Adventures in Adult Babysitting

When I was around the age of 14/15 I made a promise to my mom that I wouldn’t put her into a home. It was the same agreement she had made to her mother, my grandmother. And I wanted so much to keep the tradition alive. Then life became exceedingly complex.

Two weeks before I signed the papers for her to become a resident, she had fallen. It was the third time she had that month, and after the second fall where I had explained if she didn’t use a walker to get around and fell (again) she would move in with me. She flat out refused to use any kind of assistance device and because of it she fell, in the same bathroom my father had fallen in (for his third time that week) and hit his head, causing brain damage and his ultimate death. Every detail of that moment came flooding to my memory. I was livid. So, I sent my husband and brother-husband over to her house, help her up, and take her to our house.

For two weeks I came to a very harsh reality, that she was far worse than I had previously assumed. She can’t use eating utensils, she repeatedly has “accidents,” she can’t bathe herself and can’t even dress herself without assistance. The two weeks that she stayed with us, I had to do all of these things for her. Once they were done she would sit, happy as a clam, in her recliner watching movies. Had she been the only one I was responsible for, I probably would have trudged on to make it work, but that’s not the reality. I also have my husband.

For those who don’t know, my husband has ALS. He was diagnosed a year ago. As it is now, he can do very little for himself. He can still walk and stand, but he requires someone to assist him every time. While my mother was there I hardly got a chance to sit, which is fine, but it was not sustainable. And It was putting a lot of expectation and responsibility on the brother-husband. He may have signed up for my husband, but not some random lady he had only met (maybe) three times prior.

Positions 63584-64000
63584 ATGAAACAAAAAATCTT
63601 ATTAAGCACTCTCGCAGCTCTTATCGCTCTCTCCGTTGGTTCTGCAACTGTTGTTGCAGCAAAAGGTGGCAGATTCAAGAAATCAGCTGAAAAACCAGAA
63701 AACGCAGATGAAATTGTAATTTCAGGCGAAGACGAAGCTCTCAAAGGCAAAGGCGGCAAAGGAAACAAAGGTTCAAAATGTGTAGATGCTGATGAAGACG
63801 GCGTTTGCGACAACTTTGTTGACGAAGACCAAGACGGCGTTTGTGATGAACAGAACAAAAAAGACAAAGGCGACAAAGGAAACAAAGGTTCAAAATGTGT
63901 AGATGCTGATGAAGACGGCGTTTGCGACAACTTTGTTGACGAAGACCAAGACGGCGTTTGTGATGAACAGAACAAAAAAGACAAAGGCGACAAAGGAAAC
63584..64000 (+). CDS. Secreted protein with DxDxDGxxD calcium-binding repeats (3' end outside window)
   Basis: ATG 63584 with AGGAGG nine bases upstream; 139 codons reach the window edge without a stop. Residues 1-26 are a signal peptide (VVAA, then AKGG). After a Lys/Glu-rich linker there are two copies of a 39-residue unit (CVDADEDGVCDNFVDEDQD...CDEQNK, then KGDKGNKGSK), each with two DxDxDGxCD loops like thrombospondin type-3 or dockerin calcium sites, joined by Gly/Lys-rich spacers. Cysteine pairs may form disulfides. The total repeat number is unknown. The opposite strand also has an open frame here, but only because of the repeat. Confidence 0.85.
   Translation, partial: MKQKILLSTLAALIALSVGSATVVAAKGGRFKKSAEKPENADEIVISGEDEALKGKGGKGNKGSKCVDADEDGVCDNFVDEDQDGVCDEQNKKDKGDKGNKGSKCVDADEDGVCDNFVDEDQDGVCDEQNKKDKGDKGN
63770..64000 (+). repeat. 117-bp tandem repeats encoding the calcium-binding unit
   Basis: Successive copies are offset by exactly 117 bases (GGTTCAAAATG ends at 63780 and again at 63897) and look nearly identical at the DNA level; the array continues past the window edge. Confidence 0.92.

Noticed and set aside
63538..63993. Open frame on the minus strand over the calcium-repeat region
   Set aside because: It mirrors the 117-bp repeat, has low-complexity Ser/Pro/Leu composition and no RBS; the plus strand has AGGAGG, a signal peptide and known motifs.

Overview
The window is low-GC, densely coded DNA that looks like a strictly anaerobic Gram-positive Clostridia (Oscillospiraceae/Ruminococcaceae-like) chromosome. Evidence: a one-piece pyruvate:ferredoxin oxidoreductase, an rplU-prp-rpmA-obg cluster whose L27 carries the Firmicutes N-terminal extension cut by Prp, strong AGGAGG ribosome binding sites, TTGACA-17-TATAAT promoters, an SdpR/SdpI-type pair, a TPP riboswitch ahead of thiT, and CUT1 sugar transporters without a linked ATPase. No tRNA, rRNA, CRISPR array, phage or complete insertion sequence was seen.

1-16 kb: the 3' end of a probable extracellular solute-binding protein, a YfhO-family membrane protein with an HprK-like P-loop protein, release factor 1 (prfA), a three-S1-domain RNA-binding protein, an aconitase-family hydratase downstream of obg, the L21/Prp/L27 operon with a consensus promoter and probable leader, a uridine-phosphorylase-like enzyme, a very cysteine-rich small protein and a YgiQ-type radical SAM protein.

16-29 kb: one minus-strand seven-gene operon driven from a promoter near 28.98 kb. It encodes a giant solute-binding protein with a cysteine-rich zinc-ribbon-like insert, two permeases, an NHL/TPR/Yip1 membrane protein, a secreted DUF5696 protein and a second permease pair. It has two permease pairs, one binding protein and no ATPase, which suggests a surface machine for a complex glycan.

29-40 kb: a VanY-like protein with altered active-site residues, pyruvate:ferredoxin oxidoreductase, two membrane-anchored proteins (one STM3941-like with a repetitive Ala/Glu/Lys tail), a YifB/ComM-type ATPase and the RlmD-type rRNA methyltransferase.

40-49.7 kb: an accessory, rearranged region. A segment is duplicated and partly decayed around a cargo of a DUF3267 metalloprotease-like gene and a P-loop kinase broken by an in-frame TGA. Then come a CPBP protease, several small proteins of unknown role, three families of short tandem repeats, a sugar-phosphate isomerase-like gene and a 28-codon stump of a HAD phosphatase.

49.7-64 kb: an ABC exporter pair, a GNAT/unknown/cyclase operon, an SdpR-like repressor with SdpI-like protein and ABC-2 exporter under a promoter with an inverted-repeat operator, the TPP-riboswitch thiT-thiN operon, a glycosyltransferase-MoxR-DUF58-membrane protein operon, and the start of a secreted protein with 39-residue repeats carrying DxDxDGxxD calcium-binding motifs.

As much as I didn’t want to break my promise, I had to. And even though I have been told, repeatedly, that it was the right decision, all I can focus on is the fact that I did. I am no longer a man of my word. And I hate that.

To get out of that mindset, I sat down and tried to pick out why making such a strong, blanket promise like that is ridiculous. When I made it, I had no concept of adult responsibilities. I was working off the example my grandmother had set, while she lived with us. She was basically my third parent. She did housework, she watched me, she actively contributed. Because of her, I felt confident in agreeing to never commit my mother to assisted living. What I failed to take into account was life. Life is unpredictable and it’s main goal is to try and crush you and those around you. I know that sounds aggressive but when you really think about it, it’s true. Life isn’t a cake walk. It is a series of obstacles we must learn from to continue on to the next set. There is no rest. My mother’s Alzheimer’s is that obstacle. My husband’s ALS is another. I have learned and now we must move on.

On Monday, a month before my birthday, and four days after her own, I dropped her off in a memory care home. The weekend prior, I made every effort to make certain it wasn’t a surprise for her. I wanted her to be aware of the change that was about to occur. But I either failed miserably in explaining it, or she just didn’t understand. Regardless, when the day arrived she was distraught and terrified. There was no escaping the tsunami of guilt that “I just sprung this on her” and abandoned her at her most vulnerable.

The one thing I have learned from my mother’s diagnosis is that, if I ever have kids, I will make sure they know, without a doubt, that if pop-pop goes a little loopy that they should not HESITATE to put me somewhere safe. Even if I ramble on about not wanting to leave my home, I (at my absolute core) do not want them to waste a second debating what I would or wouldn’t want. If I have enough sense in me, in my older years, I will just move in on my own, like my grandmother-in-law.

I know that this is the right thing, and at times I feel it. But getting my heart to understand is something else entirely.

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